***I’m re-posting yesterday’s post with updates about our Alabama trip–all inserted notes and updates will be in this blue color***
As some of you know, I have just embarked on a collecting trip that will last the rest of the summer and into September. My labmate and I are collecting pipefish across the Gulf of Mexico. Our projects are looking at variation in population dynamics, sexual selection & sexually-selected traits, and local adaptation in populations of Gulf pipefish along the Texas coast, the Florida gulf coast, and the Florida Atlantic coast. We had our first day of collecting yesterday, and I figured I would update my blog along the way so that people can (a) keep track of me if you are worried about my well-being an (b) learn a little bit about how field research works. So these posts may be fairly intermittent, but I will try to keep up with it!
Day 1: Mobile, Alabama
Goals: to collect 25 males and 25 females at a ‘control’ saltwater site and the same number of fish at a saltwater site near a powerplant. Powerplants leak hot water into the natural waters, creating natural ‘experiments’ with higher temperatures than their ‘control’ counterparts.
Achievements: Collected <20 males and <20 females at a freshwater site. After finding nothing at the powerplant site, we proceeded on to a freshwater site.
We got to go on some pretty nice boat rides through some of Mobile Bay because a couple of folks from the University of South Alabama (USA) helped us out and took us out in their research boat. That was a definite highlight–it almost felt like vacation! However, our moods were dampened a little by seeing a baby dolphin and a shark carcass near the power plant site. Luckily we didn’t see any gators where we were catching fish in freshwater, even though we saw one in another channel on our way out. We got chased off the water by thunderstorms, and headed back to the USA campus to process the fish. To process the fish we’re photographing them and then temperature-shocking & storing them on dry ice. Unfortunately our processing methods didn’t go as smoothly as we would have liked, and it took us a while to work the kinks out of our plan (luckily just barely avoiding my labmate’s panic attack). It turns out that photographing live fish is a lot harder than you might think. And we weren’t entirely sure if temperature-shocking was the most humane way to euthanize the fish. After a (panicked) cal to our advisor, we wound up doing everything exactly the way we had planned it. Luckily we made it back to the hotel with our samples stored on dry ice just before a huge thunderstorm rolled through.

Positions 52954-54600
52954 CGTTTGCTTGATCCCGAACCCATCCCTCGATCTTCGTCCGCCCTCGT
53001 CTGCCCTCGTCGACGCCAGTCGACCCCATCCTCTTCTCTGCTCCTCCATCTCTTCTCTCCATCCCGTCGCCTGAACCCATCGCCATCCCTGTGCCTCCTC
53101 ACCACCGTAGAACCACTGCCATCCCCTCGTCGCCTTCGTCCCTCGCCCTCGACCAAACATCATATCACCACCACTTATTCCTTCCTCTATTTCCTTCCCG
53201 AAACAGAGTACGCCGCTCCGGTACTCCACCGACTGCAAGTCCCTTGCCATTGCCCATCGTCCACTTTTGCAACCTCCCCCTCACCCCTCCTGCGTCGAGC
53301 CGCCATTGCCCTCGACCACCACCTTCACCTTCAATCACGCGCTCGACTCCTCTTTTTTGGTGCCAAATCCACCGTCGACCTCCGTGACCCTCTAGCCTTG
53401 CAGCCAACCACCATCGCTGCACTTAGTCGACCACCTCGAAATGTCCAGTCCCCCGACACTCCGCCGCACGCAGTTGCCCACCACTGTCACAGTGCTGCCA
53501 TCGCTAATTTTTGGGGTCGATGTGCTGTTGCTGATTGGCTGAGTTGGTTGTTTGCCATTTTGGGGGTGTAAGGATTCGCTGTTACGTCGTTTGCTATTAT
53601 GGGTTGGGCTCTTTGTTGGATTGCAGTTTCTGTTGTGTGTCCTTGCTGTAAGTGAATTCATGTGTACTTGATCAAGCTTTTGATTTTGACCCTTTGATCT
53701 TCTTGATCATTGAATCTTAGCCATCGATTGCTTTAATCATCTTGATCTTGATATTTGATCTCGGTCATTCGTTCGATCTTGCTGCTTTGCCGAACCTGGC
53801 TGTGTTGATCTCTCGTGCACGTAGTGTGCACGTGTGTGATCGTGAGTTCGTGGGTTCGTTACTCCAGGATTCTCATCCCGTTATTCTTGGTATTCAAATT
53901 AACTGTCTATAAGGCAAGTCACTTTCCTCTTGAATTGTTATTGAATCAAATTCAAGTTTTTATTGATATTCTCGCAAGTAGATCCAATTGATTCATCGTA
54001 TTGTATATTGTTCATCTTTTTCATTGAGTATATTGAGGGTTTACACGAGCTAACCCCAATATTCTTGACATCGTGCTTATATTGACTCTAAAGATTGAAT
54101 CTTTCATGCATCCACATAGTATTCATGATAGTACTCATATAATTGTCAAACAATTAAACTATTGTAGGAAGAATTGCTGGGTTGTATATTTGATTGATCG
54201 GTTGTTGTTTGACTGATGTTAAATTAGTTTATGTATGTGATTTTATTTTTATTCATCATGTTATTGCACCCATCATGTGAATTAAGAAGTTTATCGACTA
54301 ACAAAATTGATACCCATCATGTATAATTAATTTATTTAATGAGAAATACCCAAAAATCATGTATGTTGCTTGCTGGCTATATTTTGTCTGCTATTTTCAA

Day 2: Mobile, Alabama
Goal: Find a saltwater site and catch 25 females and 25 males.
Achievement: Caught 23 females and 42 males at a freshwater site.